Crime Thyme

Posted: 2nd July 2019 by Christian in Blog

It’s funny what shapes politics. For me it was travelling. Reading, history mainly. Talking with friends. And carefully noting *who* believed what. But there’s something else: Crime Fiction.

Crime fiction absolutely helped shape my politics.

I did, and still do, read a lot of ‘hard boiled’ crime stuff. That simply means, well, it means different things, but for now it means ‘private detective stories set around Prohibition’, a time in America of great social change and powerful organised crime.

If you’re thinking of Macintosh coats, cigarettes and snub nosed revolvers, sure. There’s more to it than that, but you think of that because two writers especially put it in there. Dashiell Hammet and Raymond Chandler.

Hammet was openly a Communist at a time it was unsafe to be so. Chandler rarely discussed politics so openly but it’s clear from his most famous character, Marlowe, that he’s at least hard liberal. His attitudes towards race, his respect for women, his understanding of how social pressure makes criminals…

These are all elements of crime fiction. And crime fiction is, at the end of the day, about people who, definitionally, are losers. And in a capitalist society, more so than ever, what makes a *loser* is related to social capital as much as financial capital.

Good people *obey* in these stories.
Good people never have opinions.
Good people are never desperate.
Or they would not be good people.

As I grew older, I realised more and more that the genre was a list of radicals. Joseph Conrad, Akunin, Mosley, Traven, Dorothy Parker, Highsmith. All some shade of lefty.

Crime fiction is *about* the marginalised, the voiceless, those who have made mistakes and those who cannot find justice to who the status quo is poison. Leftist concerns. Reading those people’s work made me more sympathetic, more interested in understanding, people who have lost.

Which is to say there’s no right wing crime fiction, but it tends to manifest more as the thriller. Powerful people who’s amazing lives are taken away. The crimes threaten banks and presidents. The best crime novel I have ever read is about a bell hop. Or then you just get dim idiots writing stories about the moral scare of the day.

I still prefer crime fiction written by radicals. But not for politics. But because I like stories about the losers.

Back to RPGs

Posted: 6th March 2019 by Christian in Blog

Getting nerdy so, politics types, keep scrolling. If you want to bring a hat to the geek career tables… come in.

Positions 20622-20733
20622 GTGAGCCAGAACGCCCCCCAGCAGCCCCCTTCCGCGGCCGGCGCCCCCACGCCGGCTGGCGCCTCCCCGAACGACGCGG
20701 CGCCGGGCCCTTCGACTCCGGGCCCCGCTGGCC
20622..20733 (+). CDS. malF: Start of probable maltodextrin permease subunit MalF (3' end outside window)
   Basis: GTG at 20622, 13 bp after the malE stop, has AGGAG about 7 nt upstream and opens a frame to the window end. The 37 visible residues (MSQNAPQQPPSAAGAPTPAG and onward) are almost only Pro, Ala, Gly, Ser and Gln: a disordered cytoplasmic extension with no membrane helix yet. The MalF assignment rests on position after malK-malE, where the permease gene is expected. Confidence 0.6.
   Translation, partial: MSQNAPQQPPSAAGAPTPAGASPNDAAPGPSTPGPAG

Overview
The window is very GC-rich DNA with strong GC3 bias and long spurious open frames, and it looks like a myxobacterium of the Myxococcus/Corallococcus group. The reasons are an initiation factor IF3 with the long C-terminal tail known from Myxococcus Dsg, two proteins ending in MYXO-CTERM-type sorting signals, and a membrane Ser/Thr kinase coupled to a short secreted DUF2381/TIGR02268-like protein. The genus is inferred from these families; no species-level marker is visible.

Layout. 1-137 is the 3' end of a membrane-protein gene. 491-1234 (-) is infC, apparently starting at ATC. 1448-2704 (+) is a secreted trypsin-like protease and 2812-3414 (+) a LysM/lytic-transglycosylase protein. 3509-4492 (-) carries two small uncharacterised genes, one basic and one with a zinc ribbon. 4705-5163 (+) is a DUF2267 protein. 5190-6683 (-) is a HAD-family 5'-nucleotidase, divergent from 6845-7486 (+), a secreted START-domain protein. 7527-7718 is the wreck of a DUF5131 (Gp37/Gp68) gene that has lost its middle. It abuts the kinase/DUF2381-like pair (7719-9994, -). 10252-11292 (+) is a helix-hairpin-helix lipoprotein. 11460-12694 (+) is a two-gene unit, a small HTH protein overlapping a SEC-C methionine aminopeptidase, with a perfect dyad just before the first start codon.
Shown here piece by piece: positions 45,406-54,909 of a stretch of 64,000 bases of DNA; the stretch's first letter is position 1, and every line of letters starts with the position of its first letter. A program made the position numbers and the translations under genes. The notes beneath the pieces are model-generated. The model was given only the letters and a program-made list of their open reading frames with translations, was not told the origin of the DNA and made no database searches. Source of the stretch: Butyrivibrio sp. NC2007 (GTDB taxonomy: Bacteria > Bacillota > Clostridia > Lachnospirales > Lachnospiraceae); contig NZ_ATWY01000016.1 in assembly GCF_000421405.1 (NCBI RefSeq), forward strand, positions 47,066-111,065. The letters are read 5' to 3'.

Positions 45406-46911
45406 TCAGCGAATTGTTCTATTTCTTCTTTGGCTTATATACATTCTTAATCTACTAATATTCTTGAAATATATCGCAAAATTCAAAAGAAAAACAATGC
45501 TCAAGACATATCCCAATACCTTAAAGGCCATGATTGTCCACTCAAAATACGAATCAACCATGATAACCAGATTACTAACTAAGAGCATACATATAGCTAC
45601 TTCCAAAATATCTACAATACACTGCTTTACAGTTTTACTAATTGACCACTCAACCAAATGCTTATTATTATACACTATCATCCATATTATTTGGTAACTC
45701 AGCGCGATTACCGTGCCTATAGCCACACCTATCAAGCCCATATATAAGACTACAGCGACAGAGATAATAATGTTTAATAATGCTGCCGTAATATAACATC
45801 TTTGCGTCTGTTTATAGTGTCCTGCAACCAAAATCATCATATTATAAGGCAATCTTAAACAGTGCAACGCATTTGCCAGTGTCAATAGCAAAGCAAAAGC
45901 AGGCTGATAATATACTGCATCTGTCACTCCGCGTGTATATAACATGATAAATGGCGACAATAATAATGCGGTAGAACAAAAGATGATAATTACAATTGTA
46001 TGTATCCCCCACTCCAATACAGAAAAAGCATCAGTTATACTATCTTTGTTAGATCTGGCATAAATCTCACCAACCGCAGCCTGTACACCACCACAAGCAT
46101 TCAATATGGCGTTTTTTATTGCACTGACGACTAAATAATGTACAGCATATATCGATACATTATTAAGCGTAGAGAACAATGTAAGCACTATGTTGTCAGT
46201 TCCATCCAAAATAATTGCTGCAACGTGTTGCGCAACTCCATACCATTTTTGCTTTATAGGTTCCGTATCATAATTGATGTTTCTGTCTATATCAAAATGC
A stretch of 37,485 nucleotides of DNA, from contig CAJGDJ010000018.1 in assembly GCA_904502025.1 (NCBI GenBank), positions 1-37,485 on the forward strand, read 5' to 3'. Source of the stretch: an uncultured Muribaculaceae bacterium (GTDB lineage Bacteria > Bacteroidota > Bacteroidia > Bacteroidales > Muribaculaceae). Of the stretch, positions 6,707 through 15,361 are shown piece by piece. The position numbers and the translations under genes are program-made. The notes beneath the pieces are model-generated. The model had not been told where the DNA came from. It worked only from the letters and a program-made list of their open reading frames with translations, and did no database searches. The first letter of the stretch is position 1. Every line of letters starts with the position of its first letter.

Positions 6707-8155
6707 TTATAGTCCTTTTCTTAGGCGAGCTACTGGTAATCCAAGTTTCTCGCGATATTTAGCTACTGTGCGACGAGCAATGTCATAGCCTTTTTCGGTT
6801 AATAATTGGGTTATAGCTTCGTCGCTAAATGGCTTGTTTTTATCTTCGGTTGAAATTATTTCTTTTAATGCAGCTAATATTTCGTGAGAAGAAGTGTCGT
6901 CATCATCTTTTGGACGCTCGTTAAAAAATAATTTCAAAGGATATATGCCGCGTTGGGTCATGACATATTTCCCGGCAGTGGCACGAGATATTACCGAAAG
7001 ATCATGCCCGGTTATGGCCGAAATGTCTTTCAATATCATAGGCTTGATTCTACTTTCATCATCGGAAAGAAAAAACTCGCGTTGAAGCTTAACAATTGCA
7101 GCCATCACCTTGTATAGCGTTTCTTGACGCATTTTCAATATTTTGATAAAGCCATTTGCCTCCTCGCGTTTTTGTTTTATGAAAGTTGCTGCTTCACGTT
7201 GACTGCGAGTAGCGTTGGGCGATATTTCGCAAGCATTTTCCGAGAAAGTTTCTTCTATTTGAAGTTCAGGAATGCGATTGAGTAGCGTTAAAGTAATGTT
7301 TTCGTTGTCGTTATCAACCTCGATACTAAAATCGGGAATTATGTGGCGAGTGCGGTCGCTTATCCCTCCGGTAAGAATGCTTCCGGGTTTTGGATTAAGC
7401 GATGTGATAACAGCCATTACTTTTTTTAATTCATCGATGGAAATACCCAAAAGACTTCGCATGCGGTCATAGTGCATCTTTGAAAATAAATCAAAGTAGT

Inspired by the fact that this Critical Role thing made 3 million dollars. Today. I’d like to talk a little about designing games. I haven’t ever really spoke about this part of my career publically much.

I wrote two books for Call of Cthulhu, Mythos Magic, about the various forms of sorcery Mythos creatures and cultists might use. And the Cruel Empires of Tsan Chan. A setting book for a place Lovecraft mentiond, in a few syllables, twice. A sort of horrific far future black fantasy.

I also wrote for a game called Secret World. A horror/conspiracy MMO. A few other things that aren’t worth talking about. And a game that was launched to considerable disdain called ‘Sacred 3.’ The only review of which I read started with the line ‘something went very wrong here.’

(Resisting a long diatrabe on ‘world building.’)

Anyway. I got the job and pitched ‘The Vampire Empire!’ a horrific fantasy world in which a vampire aristocracy had arisen and using monstrous faeries creatures, had destroyed the angelic empire, angels being a theme the producers saw as central to the franchise from other games.

No. I don’t like it. That was my only feeback. Start again.

OK… its 2010 or something. Steampunk! A clockwork world where magic and technology have become one. A centralised government works to control the mystic energies of the land, doing great harm.

No. I don’t like steampunk.

In the end, what they said yes to was a generic David Gemmell rip off. They bought in a writer after me. Because apparently, my take was ‘too traditional’.
That’s life. ‘You hear about the blonde so dumb she slept with the writer?’

But I think I’m good at that part of the work. It’s fun. And it’s a light touch to suggest elements people would like to play in, or design in, without being demanding.